Part-time fairies wanted
A popular example of the Storyline approach to teaching, pioneered at Aberfoyle Primary, the Enchanted Forest transports pupils into their imaginations and out to the real world around them.
Appealing and motivating for pupils and teachers, Storyline could be achieved within the 5-14 guidelines, but not without considerable effort, says Lynda Bancroft, Learning and Teaching Scotland development officer. It is much more comfortable now in the capacious clothes of A Curriculum for Excellence.
"We came up with the idea of the enchanted forest when I was at Aberfoyle, working with headteacher Carol Omand, who has used Storyline for years," says Ms Bancroft. "It's a concept that is full of fun and excitement and magic. It was a big success with my Primary 1 class.
"We took advantage of the environment a wee oak woodland near the school and the David Marshall Lodge. That helped make it real for the kids. You might think that would exclude teachers in the city, but they can do it just as well using local parks."
A learner-centred approach conceived at Jordanhill College almost 40 years ago, Storyline has since spread to schools around the world. "You don't want it to seem contrived. So if topics in numeracy, say, don't seem to fit, you don't force them to," she says. "But it is designed to be used every day, across the curriculum."
In a Storyline project, the teacher creates an outline world for learning, with a few main characters and a thread of story running through it. Working together over a period of time, teacher and pupils then flesh out the setting, create new characters, answer questions and follow the story wherever it leads. Prior know- ledge in the children's minds forms a firm foundation for learning and exploration.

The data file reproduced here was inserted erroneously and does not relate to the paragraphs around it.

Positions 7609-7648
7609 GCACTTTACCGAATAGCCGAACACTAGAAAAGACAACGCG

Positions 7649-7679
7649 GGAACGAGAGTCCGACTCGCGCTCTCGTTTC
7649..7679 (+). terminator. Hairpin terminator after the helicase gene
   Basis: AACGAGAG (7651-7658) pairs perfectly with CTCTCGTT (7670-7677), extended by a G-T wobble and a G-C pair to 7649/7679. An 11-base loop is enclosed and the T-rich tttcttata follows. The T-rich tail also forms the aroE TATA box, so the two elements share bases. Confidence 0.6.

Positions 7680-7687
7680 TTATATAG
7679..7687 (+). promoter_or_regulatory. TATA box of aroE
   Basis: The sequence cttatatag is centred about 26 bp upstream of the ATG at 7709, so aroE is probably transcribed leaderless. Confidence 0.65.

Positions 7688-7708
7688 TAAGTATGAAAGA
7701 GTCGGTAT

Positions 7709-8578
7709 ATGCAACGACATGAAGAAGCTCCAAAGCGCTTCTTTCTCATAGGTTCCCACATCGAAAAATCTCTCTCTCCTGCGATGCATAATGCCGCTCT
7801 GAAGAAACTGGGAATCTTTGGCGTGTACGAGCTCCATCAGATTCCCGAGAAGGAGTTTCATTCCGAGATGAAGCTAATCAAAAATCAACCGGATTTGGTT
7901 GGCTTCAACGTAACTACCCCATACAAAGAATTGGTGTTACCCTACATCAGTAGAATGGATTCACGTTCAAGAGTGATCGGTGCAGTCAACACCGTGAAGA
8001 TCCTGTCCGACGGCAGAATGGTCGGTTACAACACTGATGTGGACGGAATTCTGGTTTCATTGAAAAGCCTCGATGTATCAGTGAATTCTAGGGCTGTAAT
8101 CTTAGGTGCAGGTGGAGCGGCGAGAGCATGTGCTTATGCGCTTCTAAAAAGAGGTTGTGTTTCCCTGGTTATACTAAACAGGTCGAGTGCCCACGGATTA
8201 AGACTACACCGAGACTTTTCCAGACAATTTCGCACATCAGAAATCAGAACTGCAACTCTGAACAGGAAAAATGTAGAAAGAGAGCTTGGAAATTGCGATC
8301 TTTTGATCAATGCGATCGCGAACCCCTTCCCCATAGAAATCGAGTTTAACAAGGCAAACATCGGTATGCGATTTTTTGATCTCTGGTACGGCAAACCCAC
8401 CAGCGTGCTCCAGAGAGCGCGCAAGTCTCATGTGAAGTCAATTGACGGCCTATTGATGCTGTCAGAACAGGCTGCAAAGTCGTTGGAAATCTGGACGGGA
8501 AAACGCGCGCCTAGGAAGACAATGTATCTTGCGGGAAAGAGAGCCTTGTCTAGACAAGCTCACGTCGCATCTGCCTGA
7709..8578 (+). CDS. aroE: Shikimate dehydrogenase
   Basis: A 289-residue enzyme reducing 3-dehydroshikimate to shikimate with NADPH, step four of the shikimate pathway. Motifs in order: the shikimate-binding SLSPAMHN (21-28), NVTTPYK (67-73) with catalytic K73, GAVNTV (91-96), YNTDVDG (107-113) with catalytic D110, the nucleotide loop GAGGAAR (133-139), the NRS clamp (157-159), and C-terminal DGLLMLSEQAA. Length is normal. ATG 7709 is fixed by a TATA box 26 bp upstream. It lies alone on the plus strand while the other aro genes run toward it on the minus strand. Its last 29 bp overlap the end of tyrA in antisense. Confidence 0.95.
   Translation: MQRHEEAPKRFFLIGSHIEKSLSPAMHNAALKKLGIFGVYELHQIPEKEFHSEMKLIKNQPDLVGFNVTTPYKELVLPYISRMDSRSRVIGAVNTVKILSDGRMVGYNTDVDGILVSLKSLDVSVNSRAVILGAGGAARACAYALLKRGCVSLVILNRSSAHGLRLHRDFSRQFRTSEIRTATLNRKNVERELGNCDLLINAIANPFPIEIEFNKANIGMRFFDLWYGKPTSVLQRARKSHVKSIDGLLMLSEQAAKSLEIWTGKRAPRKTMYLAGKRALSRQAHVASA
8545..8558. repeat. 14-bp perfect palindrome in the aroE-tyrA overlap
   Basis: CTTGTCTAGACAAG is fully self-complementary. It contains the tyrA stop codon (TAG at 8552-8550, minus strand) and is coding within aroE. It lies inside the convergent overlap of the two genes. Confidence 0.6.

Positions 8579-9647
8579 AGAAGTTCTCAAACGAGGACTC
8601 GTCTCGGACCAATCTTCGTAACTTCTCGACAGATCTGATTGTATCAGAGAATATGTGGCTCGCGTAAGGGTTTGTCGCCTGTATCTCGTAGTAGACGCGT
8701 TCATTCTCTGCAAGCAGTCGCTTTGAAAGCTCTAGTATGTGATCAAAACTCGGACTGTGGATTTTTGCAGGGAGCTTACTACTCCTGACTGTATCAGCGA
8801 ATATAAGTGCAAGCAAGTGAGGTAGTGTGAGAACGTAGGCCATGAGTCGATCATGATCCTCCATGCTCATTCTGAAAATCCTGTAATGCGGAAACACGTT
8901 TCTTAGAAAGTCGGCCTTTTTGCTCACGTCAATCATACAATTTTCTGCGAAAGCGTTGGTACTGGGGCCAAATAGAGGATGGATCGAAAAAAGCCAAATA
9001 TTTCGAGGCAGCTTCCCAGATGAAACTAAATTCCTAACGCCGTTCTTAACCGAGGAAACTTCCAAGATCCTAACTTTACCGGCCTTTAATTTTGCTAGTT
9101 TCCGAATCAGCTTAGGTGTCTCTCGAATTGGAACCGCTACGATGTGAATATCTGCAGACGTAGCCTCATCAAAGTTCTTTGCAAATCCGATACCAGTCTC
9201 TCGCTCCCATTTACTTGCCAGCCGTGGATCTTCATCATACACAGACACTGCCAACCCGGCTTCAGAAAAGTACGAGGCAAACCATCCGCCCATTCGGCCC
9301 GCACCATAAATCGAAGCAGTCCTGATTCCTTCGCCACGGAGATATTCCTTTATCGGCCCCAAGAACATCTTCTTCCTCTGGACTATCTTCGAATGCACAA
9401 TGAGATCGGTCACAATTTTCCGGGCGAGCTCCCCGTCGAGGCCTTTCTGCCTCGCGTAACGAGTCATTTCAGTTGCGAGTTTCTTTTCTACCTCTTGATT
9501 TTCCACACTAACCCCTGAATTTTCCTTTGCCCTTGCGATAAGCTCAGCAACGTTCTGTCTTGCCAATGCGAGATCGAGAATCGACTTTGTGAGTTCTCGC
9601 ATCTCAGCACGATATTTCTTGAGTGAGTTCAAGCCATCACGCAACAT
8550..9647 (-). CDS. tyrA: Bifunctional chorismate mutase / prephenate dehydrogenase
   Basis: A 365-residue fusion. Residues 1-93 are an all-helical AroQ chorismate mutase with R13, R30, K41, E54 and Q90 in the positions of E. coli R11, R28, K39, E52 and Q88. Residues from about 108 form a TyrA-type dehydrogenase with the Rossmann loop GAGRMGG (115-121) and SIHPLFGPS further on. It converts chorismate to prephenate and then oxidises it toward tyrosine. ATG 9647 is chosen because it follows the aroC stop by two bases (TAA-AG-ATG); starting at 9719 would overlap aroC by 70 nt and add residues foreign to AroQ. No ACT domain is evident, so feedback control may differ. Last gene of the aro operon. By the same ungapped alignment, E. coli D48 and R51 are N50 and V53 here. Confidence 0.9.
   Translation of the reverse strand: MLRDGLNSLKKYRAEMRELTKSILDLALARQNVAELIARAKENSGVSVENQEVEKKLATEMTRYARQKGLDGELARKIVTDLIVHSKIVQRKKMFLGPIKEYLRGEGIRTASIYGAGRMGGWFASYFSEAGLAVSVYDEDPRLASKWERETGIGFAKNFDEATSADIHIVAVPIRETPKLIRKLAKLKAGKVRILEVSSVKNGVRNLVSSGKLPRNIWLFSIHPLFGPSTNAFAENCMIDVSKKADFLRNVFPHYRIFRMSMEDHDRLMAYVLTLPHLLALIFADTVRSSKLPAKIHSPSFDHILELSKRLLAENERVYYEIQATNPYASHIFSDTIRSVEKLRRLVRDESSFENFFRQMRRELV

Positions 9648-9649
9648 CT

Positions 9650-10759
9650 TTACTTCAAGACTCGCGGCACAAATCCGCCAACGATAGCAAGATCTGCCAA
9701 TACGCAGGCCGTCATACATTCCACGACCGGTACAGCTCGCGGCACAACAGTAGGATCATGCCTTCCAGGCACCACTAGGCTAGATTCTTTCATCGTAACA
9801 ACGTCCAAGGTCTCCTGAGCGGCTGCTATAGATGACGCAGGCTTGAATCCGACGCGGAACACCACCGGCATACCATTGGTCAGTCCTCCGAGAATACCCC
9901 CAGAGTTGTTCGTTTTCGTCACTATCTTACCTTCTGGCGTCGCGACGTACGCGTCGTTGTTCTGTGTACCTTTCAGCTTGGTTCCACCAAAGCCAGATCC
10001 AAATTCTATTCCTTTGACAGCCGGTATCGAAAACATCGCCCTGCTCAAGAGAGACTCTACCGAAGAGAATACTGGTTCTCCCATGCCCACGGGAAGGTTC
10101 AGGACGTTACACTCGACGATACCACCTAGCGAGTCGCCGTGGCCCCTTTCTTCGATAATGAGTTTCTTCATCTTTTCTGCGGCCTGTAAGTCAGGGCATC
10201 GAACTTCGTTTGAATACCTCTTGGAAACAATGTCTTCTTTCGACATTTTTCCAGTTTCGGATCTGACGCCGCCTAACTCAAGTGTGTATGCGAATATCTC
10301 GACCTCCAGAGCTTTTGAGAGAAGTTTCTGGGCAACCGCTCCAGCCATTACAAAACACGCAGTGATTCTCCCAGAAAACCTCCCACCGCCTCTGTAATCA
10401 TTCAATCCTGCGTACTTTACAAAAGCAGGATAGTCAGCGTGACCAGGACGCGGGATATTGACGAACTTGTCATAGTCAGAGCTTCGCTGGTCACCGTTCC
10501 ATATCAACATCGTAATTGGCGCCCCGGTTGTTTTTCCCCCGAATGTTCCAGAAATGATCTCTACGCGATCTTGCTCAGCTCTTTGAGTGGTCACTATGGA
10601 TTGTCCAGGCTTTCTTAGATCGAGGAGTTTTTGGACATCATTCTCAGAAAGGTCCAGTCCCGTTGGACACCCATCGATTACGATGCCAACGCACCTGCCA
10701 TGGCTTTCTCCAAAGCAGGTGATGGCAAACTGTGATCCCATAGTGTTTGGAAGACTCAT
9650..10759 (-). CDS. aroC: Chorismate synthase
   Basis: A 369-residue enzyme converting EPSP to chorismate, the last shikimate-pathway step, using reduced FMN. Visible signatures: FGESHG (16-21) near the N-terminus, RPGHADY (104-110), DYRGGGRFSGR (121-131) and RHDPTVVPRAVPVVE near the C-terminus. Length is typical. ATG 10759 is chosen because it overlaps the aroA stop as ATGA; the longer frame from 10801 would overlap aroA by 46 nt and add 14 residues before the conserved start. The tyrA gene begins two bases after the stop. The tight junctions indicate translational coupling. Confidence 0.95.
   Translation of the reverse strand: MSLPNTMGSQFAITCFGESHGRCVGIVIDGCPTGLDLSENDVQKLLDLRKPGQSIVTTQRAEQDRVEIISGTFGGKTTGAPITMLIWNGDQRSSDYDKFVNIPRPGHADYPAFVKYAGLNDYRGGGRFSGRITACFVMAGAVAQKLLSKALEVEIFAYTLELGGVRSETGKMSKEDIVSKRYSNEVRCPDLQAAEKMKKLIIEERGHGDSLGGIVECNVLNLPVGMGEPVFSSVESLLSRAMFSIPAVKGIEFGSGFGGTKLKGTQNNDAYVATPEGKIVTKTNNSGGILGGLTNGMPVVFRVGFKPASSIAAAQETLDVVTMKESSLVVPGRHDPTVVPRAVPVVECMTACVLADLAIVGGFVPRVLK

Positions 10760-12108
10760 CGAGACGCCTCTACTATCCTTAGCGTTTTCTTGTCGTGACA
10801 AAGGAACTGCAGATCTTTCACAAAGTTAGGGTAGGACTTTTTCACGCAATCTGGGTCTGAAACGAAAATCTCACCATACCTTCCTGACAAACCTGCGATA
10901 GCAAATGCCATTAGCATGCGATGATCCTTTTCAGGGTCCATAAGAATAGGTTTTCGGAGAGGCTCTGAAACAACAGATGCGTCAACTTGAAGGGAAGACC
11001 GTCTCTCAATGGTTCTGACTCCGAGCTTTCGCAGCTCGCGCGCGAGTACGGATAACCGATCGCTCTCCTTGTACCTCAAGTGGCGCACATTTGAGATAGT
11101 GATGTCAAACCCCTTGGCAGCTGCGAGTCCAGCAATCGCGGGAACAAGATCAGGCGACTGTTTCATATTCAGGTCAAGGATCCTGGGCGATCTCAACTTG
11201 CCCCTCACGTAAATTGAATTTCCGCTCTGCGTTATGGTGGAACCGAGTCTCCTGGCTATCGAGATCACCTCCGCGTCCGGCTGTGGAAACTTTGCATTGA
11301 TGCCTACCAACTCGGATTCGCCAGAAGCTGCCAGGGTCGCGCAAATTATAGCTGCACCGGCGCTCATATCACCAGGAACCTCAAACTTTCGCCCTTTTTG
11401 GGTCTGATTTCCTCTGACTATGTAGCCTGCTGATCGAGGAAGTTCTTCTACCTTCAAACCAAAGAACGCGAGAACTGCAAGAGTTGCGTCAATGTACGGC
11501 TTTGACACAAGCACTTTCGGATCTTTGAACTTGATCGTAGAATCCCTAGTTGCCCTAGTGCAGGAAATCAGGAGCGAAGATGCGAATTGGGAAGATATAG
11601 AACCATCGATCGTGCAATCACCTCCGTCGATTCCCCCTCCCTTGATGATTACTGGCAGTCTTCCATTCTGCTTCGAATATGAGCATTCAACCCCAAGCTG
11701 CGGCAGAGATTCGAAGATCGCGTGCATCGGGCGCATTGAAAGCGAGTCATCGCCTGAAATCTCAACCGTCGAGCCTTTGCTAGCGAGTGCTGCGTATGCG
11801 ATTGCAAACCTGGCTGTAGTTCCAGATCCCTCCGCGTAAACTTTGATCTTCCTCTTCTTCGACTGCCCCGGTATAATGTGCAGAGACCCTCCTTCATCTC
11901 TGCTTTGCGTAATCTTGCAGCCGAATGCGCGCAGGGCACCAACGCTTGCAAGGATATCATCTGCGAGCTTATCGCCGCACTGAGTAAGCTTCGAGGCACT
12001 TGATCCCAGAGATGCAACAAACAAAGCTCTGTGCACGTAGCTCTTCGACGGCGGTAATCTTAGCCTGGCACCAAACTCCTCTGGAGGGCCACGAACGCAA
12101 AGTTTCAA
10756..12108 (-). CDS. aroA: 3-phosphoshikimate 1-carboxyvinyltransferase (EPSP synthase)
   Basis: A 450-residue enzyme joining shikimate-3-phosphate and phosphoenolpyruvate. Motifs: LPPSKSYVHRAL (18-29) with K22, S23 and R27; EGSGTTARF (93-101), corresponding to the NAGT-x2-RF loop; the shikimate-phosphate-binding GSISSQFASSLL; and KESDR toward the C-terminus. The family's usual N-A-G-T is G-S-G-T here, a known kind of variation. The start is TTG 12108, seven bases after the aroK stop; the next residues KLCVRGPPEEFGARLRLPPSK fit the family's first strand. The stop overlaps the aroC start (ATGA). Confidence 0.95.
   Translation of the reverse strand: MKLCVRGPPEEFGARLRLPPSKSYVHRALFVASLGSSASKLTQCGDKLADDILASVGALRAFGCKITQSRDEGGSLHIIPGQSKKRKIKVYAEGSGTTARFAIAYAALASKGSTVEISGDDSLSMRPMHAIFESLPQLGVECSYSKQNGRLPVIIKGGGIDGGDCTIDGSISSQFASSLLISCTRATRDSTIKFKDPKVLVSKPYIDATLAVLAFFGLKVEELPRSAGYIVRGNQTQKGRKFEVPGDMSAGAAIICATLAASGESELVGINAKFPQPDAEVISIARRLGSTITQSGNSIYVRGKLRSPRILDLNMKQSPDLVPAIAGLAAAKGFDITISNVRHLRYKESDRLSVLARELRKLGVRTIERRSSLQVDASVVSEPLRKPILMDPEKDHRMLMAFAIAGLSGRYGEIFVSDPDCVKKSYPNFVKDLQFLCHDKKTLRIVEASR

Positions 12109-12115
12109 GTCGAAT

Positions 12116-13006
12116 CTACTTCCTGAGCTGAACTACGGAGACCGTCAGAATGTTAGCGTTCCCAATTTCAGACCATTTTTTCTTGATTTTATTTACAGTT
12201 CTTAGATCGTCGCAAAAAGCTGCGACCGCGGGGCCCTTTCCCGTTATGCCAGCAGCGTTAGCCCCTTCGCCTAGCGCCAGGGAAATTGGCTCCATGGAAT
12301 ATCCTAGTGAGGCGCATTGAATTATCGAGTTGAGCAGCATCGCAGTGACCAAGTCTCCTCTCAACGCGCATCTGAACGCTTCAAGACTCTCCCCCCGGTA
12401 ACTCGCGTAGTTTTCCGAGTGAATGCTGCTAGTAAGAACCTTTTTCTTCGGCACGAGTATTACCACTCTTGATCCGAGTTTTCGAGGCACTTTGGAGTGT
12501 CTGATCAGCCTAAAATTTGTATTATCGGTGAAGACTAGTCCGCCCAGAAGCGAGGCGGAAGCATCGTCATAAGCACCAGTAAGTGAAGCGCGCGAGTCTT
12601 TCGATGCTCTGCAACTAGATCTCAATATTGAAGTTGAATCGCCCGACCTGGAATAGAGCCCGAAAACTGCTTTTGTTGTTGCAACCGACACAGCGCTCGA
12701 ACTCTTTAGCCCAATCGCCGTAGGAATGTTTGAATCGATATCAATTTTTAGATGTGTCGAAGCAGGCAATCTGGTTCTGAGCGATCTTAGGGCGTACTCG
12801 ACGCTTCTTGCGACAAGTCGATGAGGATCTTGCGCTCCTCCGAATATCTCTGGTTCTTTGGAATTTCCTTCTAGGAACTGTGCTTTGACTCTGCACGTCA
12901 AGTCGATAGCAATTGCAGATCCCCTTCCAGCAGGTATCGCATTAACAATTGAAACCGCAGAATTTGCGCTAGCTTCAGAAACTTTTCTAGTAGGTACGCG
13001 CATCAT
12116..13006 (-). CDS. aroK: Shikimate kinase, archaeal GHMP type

"The Enchanted Forest began for my kids when I arranged for a big elf puppet to be delivered to the school," says Ms Bancroft. "With a hand inside his head to work his mouth, I took the role of Brambleberry and started answering kids' questions about who I was and where I'd come from."
The next day, the children found a newspaper story beside the puppet, put together on the computer by Ms Bancroft. "It was about how Brambleberry had left the En-chanted Forest and found some nice children to play with. He was going to stay with them for a while, it said. The kids loved that.
"On the next page was an advert saying the Enchanted Forest was looking for 14 part-time fairies. They had to be kind, enjoy fun, and be good listeners and good readers."
Learning began by looking at what the pupils already knew about fairies and forests. "We took them to the woodland and then to the churchyard, where we collected autumn leaves. We brought them back to use in the Enchanted Forest we were putting together in a corner of the classroom. Then we thought about the animals that would live there."
All the artwork for this imaginative play area was created by the children, who also decided how and where it should be mounted.
"That was the big difference from anything I had done before, in which the teacher put work on the wall after the kids went home," say Ms Bancroft. "It made it their corner and their project."
This was one facet of the ownership by the children that is key to the success of the Enchanted Forest in particular and Storyline in general, she says.
"If the learner is given that ownership, it's a method that can be used throughout the school even in secondary and beyond. I even heard recently that they'd started training nurses using Storyline in Scandinavia."
Seconded to the Learning and Teaching Scotland team that is currently developing early years outcomes and experiences across the curriculum, Lynda Bancroft is convinced that Storyline is a method whose educational time has come.
"It is a wonderful vehicle for delivering A Curriculum for Excellence."
Scottish learning festival
Lynda Bancroft will talk about Storyline and the Enchanted Forest at this year's festival at the SECC in Glasgow, on September 19 at 5.45pm; www.scottishlearning festival.com